Tuesday, February 18, 2014

The Color Purple

 The color purple is associated with royalty.

The color purple conveys extravagant.

The color purple implies mystery color. 

The color purple is associated with quiet dignity.

The color purple implies creativity within an individual.

The color purple is a rare color found in nature.  Which is why most people associate the color with religious ceremonies, power, wealth, and especially royalty. 

How does that translate to personalities?

Those people whom are drawn to the color purple tend to have an alluring energy and are usually very charismatic people.  While some may give the impression of being shy that is not usually the case for those who are drawn to purple.

People drawn to the color purple tend to be idealistic, they tend to have a great imagination and have no trouble dreaming of the future.  Their dreams tend to be beyond what is reasonable to achieve and completely impractical.

The color purple is actually a combination of the primary colors of red and blue.  You can see this in the embodiment of red stimulation and in the balance of blues calming effect that is reflected in the personalities of those who are drawn to the color.  It's the constant contradiction of both high-energy and yet, people who like the color purple tend to be people who are eccentric and very creative.  Doesn't that go hand-in-hand, because most people think creative people are bit eccentric.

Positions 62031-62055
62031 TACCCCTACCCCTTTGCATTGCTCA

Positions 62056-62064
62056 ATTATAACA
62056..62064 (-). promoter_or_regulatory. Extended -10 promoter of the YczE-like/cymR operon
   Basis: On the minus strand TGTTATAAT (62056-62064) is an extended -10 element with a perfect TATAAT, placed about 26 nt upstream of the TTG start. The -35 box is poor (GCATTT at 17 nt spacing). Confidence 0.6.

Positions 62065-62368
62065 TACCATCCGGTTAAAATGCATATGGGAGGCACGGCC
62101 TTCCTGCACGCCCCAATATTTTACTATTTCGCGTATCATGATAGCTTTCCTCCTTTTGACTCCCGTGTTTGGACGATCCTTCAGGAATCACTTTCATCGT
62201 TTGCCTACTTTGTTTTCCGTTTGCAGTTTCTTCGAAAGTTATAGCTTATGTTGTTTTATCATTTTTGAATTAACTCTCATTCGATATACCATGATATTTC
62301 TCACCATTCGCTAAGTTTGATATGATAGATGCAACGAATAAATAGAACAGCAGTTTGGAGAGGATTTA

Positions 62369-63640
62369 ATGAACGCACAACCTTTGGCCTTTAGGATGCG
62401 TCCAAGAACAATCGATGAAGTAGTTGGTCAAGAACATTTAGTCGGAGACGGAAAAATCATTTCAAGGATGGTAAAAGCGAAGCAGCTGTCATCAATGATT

So how does this play out around the world?

In different cultures purple plays a different part where as in Thailand widows morning their husbands death tend to wear purple,  While in the US.  The US military awards Purple Heart's as a symbol of valor, courage and bravery. 

In Iran, the color purple in traditions is believed to be a foretelling of what is about to happen.  From what I can find this belief came about because during an eclipse of the moon or of the sun, it looks purple.  They believe when this occurs it is an omen of bloodshed to occur within the coming year.

Purple is considered to be sacred to the Buddha and rosaries are often fashioned from amethyst semiprecious gemstones.   Going back in history and looking at the Roman Emperor and they were referred to as the purple the color of the Robe’s they wore.  So those with the rank of Roman Emperor always wore purple robes..

In Japan the color has always been associated with wealth and position of power.  This tradition can still be found today and across the globe.   You can find signs of this as far back in history as the Greeks.  In Greek history the Caesars all wore purple, this being the equivalent of a Roman Emperor. Both cultures leaders wore purple as the royal color.

In Egypt, the color purple denotes virtue and faith in a person.  Now, I'm not sure if that is in regards to their religious beliefs or to their personal character.

While in Britain.  The color purple denotes the color of mourning, yet only in a specific shade of purple, known as violet.     That is noted specifically for that, and it's also the color of religious fever.

 What's interesting is the variety of effects on the mind, body, which purple can have.  We talked a little bit before about different tendencies, some good, some bad of how color affects people differently.